See Cherry Blossoms in Washington, D.C. From Anywhere With BloomCam Live Webcam

Multiple cameras are currently broadcasting blossoming cherry trees in Washington, D.C. after they entered peak bloom this week.

Known as BloomCam, the cameras are streaming to give constant views of the Japanese flowering cherry trees, or Yoshino trees, that are planted along the Tidal Basin area of the National Mall.

A new camera for 2021, called the BudCam, has been set up to provide close-up views of the bloom stages of the cherished cherry trees.

Peak bloom, the day when 70 percent of the Yoshino Cherry blossoms are open, took place on March 28. It typically lasts for several days, so there is still a chance to get a glimpse of the annual blooming event from the comfort of your home.

The trees reached peak bloom earlier than expected this year after temperatures well above average sped up the final stages of their annual cycle.

Officials said the four days from peduncle elongation—when stalks containing the buds extend so flowers become visible—to peak had been the fastest the trees have moved through their last two stages in the last 30 years, but was similar to 2015.

Catherine Townsend, president of the Trust for the National Mall, said: "With limited access to the Tidal Basin this year due to the ongoing pandemic, BloomCam allows us to once again bring these cherished natural treasures on the National Mall to people everywhere so they can enjoy this spring rite of passage wherever they may be."

The average lifespan of a cherry tree is between 40-50 years, depending on both the climate and how much care is received. Officials say about 90 cherry trees have to be replaced each year to maintain their existence at the National Mall park.

The National Mall and Memorial Parks explained the tradition behind the cherry trees in a Facebook post on March 27, one day before peak bloom was recorded.

The tradition dates back to March 27, 1912, when first lady Helen Taft and Viscountess Chinda, wife of the Japanese ambassador, planted the first two Japanese flowering cherry trees along the Tidal Basin—followed by 3,018 additional trees.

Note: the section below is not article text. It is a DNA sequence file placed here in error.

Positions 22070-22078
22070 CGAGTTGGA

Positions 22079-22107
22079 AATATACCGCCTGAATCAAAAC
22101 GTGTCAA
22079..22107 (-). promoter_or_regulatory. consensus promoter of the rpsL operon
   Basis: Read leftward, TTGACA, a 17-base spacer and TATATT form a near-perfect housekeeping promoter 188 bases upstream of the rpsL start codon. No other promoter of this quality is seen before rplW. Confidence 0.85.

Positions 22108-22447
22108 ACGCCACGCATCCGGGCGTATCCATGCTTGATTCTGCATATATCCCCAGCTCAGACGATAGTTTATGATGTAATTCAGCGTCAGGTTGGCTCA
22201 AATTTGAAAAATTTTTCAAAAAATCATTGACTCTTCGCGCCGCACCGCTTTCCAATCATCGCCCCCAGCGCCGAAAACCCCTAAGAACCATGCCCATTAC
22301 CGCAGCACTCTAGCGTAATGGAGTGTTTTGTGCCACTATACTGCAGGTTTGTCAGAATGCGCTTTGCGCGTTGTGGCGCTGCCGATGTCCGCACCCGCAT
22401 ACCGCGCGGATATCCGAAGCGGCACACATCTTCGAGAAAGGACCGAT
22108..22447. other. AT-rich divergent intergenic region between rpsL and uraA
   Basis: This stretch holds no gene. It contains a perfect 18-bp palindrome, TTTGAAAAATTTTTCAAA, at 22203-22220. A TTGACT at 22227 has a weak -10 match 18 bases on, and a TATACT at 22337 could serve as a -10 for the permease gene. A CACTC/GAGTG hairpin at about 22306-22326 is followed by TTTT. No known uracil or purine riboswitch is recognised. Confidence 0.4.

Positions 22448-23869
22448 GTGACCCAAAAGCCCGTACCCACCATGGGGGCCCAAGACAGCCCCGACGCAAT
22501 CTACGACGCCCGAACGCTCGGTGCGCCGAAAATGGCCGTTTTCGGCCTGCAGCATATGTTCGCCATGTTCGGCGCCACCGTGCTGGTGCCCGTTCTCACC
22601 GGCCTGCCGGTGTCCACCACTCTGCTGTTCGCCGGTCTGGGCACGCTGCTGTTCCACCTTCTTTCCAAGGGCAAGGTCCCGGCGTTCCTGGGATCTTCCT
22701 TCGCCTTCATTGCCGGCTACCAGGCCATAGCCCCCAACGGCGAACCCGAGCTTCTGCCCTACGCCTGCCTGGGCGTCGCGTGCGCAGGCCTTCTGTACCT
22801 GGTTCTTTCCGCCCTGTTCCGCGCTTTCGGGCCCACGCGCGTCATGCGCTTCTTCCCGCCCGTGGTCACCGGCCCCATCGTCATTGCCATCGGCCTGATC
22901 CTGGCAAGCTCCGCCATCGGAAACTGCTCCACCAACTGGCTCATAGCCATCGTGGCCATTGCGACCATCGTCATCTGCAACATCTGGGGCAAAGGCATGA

"The trees were a gift from the city of Tokyo to the city of Washington in a 'gesture of friendship and good will' as stated on a plaque next to the site where the first trees once stood. The spot is next to the Japanese lantern, between the Martin Luther King, Jr. Memorial and Kutz Bridge," The National Mall and Memorial Parks post said.

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Only 12 of the original 3,018 cherry trees planted in 1912 remain alive today—impacted by a number of factors including age, broken branches and tree climbers.

But officials said there are now roughly 3,800 of the delicate Japanese flowering cherry trees throughout National Mall—most planted using clippings from the originals.

Diana Mayhew, president of the National Cherry Blossom Festival, said in a statement this week: "Washington D.C.'s cherry blossoms signal the arrival of spring and symbolize hope, renewal and friendship, and that is especially important right now."

Japanese Cherry Blossom tree
Japanese Cherry Blossom trees bloom along the National Mall on March 28, 2021 in Washington, DC. The Japanese cherry trees were gifted to Washington, DC, by Tokyo Mayor Yukio Ozaki in 1912. Al Drago/Getty Images